Try Our New Beer – The Triple

At Frenchies, all of our beers are brewed in-house and developed to suit our bistro’s cuisine and all occasions. When making a new brew, we aim to highlight it’s natural ingredients and think outside typical beer categories. Our approach was no different when we created our latest seasonal offering.

Triple Beer frenchies-experience

Meet the Triple

This Belgian style Triple is brewed with 8 different grains. Its complex malt bill feeds a fruity abbey yeast, resulting in a strong deep golden ale with an incredible array of flavours and depth. Probably our most complex brew yet; it is re-fermented in the can for extra complexity. The Triple will be available at Frenchies Bistro and Brewery starting April 1st.

As always, we brewed this beer with food pairings in mind so come into the bistro to try it with fine dishes from our kitchen.

How we make it

Belgian Ales are all about fermentation byproducts. The selection of special strains of yeast and speciality malts shapes the soul of the beers. When we make them, the yeast eats the sugar from the malt and transforms it into alcohol and CO2. Each strain of yeast has its own characteristics, alcohol tolerance, attenuation, sedimentation, esters and higher alcohol production capacity.

The yeast strain we use produces the most fruity flavours at around 24C. Anything above becomes fairly spicy and below more phenolic, which can make the beer taste medicinal and off. This yeast has a high alcohol tolerance and ferments pretty dry. It also sediments quickly which makes it tricky for re-fermentation in the can.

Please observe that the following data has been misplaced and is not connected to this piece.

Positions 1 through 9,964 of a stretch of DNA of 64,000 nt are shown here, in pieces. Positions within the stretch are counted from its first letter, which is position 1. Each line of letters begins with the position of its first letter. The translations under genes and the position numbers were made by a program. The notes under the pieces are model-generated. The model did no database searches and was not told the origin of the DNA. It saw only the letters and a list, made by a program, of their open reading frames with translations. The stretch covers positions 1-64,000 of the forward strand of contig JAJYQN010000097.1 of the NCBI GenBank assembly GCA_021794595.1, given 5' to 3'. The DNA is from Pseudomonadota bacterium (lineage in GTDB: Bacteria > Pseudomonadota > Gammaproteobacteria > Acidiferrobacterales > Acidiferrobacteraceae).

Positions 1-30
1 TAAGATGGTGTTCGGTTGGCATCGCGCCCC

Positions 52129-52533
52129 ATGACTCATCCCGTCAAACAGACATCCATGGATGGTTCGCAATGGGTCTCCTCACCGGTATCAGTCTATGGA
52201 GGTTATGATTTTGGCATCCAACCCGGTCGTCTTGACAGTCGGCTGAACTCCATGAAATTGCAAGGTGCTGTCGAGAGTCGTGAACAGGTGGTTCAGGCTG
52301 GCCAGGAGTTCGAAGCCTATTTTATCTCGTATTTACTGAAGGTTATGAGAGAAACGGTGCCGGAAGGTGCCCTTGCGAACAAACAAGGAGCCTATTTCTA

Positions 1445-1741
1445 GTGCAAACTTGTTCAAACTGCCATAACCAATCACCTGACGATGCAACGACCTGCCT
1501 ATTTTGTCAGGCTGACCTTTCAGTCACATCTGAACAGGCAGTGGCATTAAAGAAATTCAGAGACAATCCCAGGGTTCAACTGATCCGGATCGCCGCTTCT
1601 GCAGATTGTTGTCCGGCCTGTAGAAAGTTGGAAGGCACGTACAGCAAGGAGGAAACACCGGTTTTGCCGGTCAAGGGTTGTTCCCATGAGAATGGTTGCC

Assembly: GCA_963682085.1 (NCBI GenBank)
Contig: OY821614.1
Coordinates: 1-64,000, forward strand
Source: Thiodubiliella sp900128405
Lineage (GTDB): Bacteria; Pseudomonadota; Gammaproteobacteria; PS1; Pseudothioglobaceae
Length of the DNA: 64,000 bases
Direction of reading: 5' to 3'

Once packaged in cans, we have to turn the boxes upside down regularly for the yeast to get back in suspension. We also have to keep the beer at 25C for 6 weeks to stimulate the yeast, eat the rest of the sugar and carbonate the beer.

Malt selection is also critical to achieve the right flavour. At the start of the brewing process we mill the grain and mix it with water to achieve a 67C mash. At this temperature, the complex sugar from the malt breaks down into simple sugar. Yeast is only able to process simple sugars. So it is those sugars that the yeast will transform into aromatic compounds. The more complex the malt bill is, the more diverse the aromatic compounds produce during fermenting.

In our case, the malt bill is very complex. We use malted barley, malted wheat, malted oats and malted rye as well as unsalted and flaked barley, wheat, oats and corn.

Finally, to make things even more interesting, we add sugar to beer. This sugar will be completely fermented, making the final beer dryer while creating new flavour compounds.

It’s a long process – but we think it’s worth it!

The finished product

At 9% alcohol, this beer boasts rich and complex flavours while maintaining an incredible balance. This is thanks to the careful selection of the yeast along with the complex malt bill. The long fermentation and even longer re-fermentation in the can allows subtle aromatics to come through without getting any overpowering compounds.